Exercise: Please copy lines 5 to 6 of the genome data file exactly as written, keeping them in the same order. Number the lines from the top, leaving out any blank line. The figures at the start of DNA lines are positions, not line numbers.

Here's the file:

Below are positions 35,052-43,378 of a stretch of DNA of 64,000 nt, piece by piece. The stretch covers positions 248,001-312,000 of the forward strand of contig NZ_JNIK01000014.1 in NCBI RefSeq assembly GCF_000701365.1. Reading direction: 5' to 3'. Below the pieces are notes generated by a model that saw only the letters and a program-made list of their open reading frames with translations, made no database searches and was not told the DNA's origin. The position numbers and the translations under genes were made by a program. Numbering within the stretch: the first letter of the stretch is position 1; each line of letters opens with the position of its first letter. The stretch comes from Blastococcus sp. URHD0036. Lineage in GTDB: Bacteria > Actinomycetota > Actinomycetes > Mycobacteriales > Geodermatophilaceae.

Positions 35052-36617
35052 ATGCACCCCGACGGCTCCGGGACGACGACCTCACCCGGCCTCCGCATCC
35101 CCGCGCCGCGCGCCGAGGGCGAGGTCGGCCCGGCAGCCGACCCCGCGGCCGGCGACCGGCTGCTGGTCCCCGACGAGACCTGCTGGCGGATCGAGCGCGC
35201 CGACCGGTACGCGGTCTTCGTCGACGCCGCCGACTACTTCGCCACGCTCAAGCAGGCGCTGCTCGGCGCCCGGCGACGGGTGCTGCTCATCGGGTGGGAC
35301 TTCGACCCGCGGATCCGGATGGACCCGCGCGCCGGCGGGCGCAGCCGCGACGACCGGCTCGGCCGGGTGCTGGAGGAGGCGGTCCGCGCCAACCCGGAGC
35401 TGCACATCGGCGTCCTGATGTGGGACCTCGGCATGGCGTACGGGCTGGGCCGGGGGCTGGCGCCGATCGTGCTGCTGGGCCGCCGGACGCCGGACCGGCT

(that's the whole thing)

35201 CGACCGGTACGCGGTCTTCGTCGACGCCGCCGACTACTTCGCCACGCTCAAGCAGGCGCTGCTCGGCGCCCGGCGACGGGTGCTGCTCATCGGGTGGGAC
35301 TTCGACCCGCGGATCCGGATGGACCCGCGCGCCGGCGGGCGCAGCCGCGACGACCGGCTCGGCCGGGTGCTGGAGGAGGCGGTCCGCGCCAACCCGGAGC